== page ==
If the above suggestions don't make a difference, it's time to visit your doctor, who may recommend some of the following treatments.
- Therapy: Working with a professional is the best way to address underlying problems like depression or anxiety that make it hard to keep focused on even simple tasks.
- Cognitive testing: A neurologist can perform special tests to determine if there is a specific medical issue.
- Stimulants: Medications like Adderall or Ritalin can dramatically improve concentration in those with properly diagnosed attention disorders.
- Psychotropic medications: Sometimes other prescription medications are the best option if difficulty concentrating is due to an underlying psychiatric condition.
- Blood tests: A doctor may decide to check the level of your hormones or blood count.
When it is an emergency
See your doctor right away if you have the following difficulty concentrating symptoms:
- Sudden-onset, severe headache
- Difficulty seeing or speaking
- Sudden weakness in the face or body
FAQs about difficulty concentrating
Here are some frequently asked questions about difficulty concentrating.
Can anxiety cause difficulty concentrating?
Yes, anxiety can cause difficulty concentrating. Disorders associated with anxiety include generalized or situational anxiety disorders and post-traumatic stress disorder. Difficulty concentrating may be because of intrusive thoughts, involving worry about a particular topic, or intrusive memories of a past traumatic event.
Does stress lead to difficulty concentrating?
Yes, stress can lead to difficulty concentrating. Stress activates the fight or flight system, which primes the body to be aware of threats in the immediate environment. Stress can keep you from acquiring the focus necessary to concentrate on a single task. If you are having trouble concentrating, you may also be tired. Rest can increase the ability to concentrate for long periods. Breathing exercises and mindfulness have also shown an ability to increase an individual's concentration.
Can my difficulty concentrating be a sign of depression?
Yes, difficulty concentrating can be a sign of depression. A diagnosis of depression requires other symptoms as well, including but not limited to agitation, inability to sleep or excessive sleepiness, lack of interest in one's normal joys or passions, feelings of guilt or worthlessness, decreased energy, decreased appetite or increased appetite, inability to sit still or slow movements, and suicidal thoughts.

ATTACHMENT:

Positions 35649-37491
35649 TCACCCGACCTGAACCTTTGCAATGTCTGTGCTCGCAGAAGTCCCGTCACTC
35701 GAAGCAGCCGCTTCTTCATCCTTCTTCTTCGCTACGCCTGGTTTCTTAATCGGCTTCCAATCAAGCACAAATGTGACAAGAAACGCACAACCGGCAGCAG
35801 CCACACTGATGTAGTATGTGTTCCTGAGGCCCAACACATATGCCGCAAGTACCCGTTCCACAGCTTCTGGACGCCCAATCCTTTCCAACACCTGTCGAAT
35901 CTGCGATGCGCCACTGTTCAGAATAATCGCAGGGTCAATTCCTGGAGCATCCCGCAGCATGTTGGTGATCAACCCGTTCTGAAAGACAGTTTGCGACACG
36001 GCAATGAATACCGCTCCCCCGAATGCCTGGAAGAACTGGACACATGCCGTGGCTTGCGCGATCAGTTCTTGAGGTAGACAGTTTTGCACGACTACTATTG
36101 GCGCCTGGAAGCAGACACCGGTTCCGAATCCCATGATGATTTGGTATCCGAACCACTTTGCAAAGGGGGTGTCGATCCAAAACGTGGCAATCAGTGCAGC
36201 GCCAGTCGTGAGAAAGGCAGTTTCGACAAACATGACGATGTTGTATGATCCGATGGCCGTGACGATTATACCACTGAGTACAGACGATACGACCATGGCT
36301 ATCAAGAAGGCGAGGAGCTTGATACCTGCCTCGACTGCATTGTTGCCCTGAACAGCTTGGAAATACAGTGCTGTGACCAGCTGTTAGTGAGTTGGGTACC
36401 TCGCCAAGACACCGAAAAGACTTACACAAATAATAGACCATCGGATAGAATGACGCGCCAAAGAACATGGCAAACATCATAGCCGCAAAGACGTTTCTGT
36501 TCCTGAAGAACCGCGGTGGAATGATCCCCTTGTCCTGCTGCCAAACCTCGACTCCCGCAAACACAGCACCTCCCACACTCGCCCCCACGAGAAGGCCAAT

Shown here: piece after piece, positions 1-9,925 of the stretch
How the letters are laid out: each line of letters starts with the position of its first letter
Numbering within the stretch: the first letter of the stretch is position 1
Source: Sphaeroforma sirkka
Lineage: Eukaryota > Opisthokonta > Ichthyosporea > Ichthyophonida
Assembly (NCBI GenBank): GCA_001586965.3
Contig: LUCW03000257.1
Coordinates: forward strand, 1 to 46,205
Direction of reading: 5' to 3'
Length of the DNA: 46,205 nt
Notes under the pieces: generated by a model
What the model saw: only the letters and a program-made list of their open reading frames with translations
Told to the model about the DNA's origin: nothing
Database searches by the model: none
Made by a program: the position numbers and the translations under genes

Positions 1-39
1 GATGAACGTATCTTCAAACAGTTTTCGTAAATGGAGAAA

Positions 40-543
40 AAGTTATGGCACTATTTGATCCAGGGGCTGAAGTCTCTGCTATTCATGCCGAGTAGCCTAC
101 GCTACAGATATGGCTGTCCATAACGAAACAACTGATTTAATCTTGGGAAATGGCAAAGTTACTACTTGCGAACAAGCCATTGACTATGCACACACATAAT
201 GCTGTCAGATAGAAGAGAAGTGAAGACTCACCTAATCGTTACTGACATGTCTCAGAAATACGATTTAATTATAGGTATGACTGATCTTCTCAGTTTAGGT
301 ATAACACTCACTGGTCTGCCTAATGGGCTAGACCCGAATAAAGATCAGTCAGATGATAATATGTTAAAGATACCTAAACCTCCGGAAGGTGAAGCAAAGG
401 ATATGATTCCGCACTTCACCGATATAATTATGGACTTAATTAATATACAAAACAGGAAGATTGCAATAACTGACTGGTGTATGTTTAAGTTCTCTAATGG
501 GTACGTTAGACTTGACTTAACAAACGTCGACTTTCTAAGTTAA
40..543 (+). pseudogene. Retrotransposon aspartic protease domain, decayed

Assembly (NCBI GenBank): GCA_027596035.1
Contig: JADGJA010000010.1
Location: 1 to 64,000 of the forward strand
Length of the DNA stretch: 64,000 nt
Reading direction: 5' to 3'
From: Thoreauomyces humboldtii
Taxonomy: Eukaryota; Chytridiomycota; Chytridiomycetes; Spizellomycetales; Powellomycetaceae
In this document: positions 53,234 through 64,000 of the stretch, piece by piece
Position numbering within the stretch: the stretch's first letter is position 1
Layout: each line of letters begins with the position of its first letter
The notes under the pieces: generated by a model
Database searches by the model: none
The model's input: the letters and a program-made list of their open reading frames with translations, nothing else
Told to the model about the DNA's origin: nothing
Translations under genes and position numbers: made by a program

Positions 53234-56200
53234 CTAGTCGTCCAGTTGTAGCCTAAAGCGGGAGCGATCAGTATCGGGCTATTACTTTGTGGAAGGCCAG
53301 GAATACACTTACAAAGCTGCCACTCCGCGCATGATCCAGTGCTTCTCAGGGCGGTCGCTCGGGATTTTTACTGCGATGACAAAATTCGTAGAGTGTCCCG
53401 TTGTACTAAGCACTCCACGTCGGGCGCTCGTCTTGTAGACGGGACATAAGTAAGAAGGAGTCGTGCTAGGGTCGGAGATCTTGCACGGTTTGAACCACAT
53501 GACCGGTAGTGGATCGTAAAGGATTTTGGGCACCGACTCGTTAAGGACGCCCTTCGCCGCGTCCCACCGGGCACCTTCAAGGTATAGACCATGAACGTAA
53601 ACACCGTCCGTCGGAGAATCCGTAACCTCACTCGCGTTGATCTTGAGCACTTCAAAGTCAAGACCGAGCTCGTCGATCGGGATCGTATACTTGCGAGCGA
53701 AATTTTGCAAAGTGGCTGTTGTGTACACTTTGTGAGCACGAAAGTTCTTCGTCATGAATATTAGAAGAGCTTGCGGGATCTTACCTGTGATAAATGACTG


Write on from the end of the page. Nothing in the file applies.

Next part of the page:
Why do I have difficulty concentrating while pregnant?
Difficulty concentrating can be due to many processes of pregnancy. Decreased sleep is the most common cause, but if difficulty concentrating occurs with confusion and elevated blood pressure, you may have a life-threatening condition and should contact your physician immediately. There are reports of "pregnancy brain" referring to a fog, difficulty concentrating, and difficulty remembering things. Unfortunately, there have been no surveys of frequency or studies about pregnancy brain. Currently, literature has no concrete evidence suggestive of a cause, but common theories include a shift in hormones, blood flow, lack of sleep, or general stress as contributors to pregnancy-associated confusion.
Can low iron cause difficulty concentrating?
Low iron can cause dizziness, lightheadedness, and difficulty concentrating. Iron is used to create the chemical structure (heme) that exists within red blood cells and is used to carry oxygen. If you have low iron stores, you may not have enough blood (anemia) to carry optimal amounts of oxygen to your brain. Low oxygen can lead to lightheadedness and difficulty concentrating.
Questions your doctor may ask about difficulty concentrating
- Have you been feeling more tired than usual, lethargic or fatigued despite sleeping a normal amount?
- Are you feeling irritable (easily made upset)?
- Do you have trouble sleeping?
- Are your symptoms causing difficulty at work, socializing, or spending time with friends & family?
Self-diagnose with our free Buoy Assistant if you answer yes on any of these questions.
Dr. Wilkinson received his medical degree from the University of Pennsylvania and his BA from Princeton University where he was the Editor-in-Chief of the Daily Princetonian. He is currently a resident in psychiatry at the University of California, San Francisco. Outside of the hospital, Jack worked as an editor at The JoongAng Daily of South Korea and a freelance writer.
- Attention-Deficit/Hyperactivity Disorder. National Institute of Mental Health. NIMH Link.
- Hilty DM, Leamon MH, Hales RE, et al. A Review of Bipolar Disorder in Adults. Psychiatry (Edgmont). 2006;3(9):43-55. NCBI Link.
- Jasmin L. Memory Loss. U.S. National Library of Medicine: MedlinePlus. Updated December 3, 2018. MedlinePlus Link.
- Memory Changes in Older Adults. American Psychological Association. Published June 11, 2006. APA Link.
- Depression. Anxiety and Depression Association of America. ADAA Link.